When the Toyota Tundra first rolled off of the assembly line in 2000 folks weren’t quite sure of what to make of it.
Slightly larger than the Toyota Tacoma, but still quite a bit smaller than the full-size Ford F150, the Tundra felt kind of like a “tweener” – somewhere in between compact and full-size.
The maximum towing capacity for the 2008 and newer Toyota Tundra models is 10,800 pounds – a little more than 3000 pounds more than the 2007 model that could only haul 7100 pounds.
Toyota figured out pretty quickly, though, that they should shake things up and make the Tundra a legitimate full-size contender that could go toe to toe with Ford, Chevy, Dodge, etc.
By 2008 (the second year of the Second Generation) the Tundra had gotten bigger, faster, and stronger.
Now a full-fledged full-size pickup truck, the Tundra was awarded the coveted Motor Trend Truck of the Year in 2008 – and has been a contender ever since.
A lot of the allure to the Tundra is the Toyota engineering “under the hood”, engineering that gives this vehicle a ton of towing capacity.
Let’s dig a little bit deeper into the 2008 Toyota tundra Towing capacity breakdown right now!
Breaking Down 2008 Toyota Tundra Towing Capacity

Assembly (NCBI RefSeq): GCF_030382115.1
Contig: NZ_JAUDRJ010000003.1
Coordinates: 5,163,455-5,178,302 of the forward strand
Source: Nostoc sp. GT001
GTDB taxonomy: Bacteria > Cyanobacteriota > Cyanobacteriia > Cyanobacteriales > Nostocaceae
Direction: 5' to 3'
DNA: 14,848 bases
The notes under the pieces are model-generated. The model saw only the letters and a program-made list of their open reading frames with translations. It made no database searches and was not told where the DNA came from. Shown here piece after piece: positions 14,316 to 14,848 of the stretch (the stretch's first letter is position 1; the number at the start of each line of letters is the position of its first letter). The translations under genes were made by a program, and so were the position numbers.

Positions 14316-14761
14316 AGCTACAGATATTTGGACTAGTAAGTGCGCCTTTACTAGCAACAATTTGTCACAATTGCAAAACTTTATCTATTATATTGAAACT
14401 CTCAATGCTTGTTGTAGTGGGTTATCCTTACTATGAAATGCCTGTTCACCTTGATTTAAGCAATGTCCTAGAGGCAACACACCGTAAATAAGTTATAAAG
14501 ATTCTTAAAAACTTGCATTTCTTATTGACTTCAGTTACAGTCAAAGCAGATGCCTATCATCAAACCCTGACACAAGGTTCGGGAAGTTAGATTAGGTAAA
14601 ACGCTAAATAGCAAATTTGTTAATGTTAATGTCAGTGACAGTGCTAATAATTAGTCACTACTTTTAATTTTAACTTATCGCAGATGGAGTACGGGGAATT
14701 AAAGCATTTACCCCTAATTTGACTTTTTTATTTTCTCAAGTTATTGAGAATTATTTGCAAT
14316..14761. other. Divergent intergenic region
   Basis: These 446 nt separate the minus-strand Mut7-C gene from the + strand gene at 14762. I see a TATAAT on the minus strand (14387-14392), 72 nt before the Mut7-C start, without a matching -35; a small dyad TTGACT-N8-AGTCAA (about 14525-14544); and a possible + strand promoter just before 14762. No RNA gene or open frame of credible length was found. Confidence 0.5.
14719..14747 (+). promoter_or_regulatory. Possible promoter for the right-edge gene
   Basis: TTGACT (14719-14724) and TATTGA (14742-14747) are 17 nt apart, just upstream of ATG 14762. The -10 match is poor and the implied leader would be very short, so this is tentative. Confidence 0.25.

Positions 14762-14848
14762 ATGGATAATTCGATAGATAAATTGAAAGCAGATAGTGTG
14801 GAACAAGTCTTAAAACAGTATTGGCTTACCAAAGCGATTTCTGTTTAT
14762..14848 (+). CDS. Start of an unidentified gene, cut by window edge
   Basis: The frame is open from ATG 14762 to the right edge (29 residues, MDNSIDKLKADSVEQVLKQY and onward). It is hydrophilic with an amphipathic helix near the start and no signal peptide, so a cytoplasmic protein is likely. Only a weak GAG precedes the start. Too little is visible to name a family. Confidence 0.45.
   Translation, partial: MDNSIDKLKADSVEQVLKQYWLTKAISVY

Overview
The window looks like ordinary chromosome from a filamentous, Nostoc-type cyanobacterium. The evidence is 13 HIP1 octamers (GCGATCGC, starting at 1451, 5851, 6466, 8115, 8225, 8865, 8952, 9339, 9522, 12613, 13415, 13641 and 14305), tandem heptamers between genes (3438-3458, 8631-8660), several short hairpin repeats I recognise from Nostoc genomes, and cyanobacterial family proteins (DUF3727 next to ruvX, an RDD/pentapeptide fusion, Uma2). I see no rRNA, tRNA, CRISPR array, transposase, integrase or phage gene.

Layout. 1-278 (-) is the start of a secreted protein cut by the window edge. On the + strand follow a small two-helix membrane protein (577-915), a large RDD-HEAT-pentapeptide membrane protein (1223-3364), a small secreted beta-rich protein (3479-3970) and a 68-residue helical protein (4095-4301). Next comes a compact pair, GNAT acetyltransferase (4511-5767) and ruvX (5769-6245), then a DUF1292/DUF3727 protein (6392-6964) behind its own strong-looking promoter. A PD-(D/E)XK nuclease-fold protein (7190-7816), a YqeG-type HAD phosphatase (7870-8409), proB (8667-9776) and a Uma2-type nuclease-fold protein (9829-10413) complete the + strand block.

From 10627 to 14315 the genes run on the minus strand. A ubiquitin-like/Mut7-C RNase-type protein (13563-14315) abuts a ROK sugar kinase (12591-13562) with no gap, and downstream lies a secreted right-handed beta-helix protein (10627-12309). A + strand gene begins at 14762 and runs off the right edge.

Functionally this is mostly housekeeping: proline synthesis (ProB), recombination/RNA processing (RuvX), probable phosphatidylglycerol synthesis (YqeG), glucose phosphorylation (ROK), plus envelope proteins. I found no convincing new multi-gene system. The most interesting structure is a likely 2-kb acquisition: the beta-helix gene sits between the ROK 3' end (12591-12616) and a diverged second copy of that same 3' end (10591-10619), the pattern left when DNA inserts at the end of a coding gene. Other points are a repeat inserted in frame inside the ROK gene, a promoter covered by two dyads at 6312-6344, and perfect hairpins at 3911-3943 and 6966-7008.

As mentioned a moment ago, the original (First Generation) Toyota Tundra was pretty small for a full-size pickup truck.
The 2008, though, is about as big as a Ford F150 and has plenty of power and muscle to face that legendary truck down without ever feeling embarrassed.
A brand-new (for 2008) 5.7 L 381 hp V-8 motor is the heartbeat of this mean machine.
Toyota decided that the 4.7 L V-8 that was in all 2000-2007 Tundras just wasn’t quite as bulky enough to do everything that modern pickup truck owners needed. That engine was capable of knocking out 271 hp (and tons of torque, critical for towing) – but that’s more than 100 hp less than what the 2008 engine can do.
As far as towing capacity is concerned, the 2008 Tundra got a big lift in that department, too.
The maximum towing capacity for the 2008 model sits at 10,800 pounds – a little more than 3000 pounds more than the 2007 model that could only haul 7100 pounds.
Not a minor bump, is it?
This means that Tundra owners are going to be able to comfortably tow bigger boats, large trailers, campers, and still fill the bed of their truck – and the cabin with people and pets – without worrying about their Tundra really struggling.
How Well Does the 2008 Toyota Tundra Handle Towing?
As a general rule of thumb you want to be under maximum towing capacity no matter what, but story after story about the 2008 Toyota Tundra shows that the vehicle handles just as well near the full 10,800 pound rating as it does with hundreds of pounds less on the hitch.
Starting your truck and accelerating with a trailer behind your 2008 Toyota Tundra isn’t going to feel like you are stuck in the mud anymore.
The larger V-8, the extra horsepower, and the more torque you have sent to the wheels on the 2008 model compared to 2007 and earlier models guarantees you can “get up and go” without headache or hassle.